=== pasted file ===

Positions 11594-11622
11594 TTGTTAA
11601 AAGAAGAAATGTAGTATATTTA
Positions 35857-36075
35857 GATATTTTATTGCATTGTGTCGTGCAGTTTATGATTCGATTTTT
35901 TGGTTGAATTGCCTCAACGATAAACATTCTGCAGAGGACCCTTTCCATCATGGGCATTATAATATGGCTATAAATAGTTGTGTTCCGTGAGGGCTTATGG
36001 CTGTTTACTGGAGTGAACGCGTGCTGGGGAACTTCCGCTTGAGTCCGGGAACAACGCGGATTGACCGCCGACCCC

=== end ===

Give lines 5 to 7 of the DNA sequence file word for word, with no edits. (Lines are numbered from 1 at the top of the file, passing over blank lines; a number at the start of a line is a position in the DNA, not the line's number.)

35857 GATATTTTATTGCATTGTGTCGTGCAGTTTATGATTCGATTTTT
35901 TGGTTGAATTGCCTCAACGATAAACATTCTGCAGAGGACCCTTTCCATCATGGGCATTATAATATGGCTATAAATAGTTGTGTTCCGTGAGGGCTTATGG
36001 CTGTTTACTGGAGTGAACGCGTGCTGGGGAACTTCCGCTTGAGTCCGGGAACAACGCGGATTGACCGCCGACCCC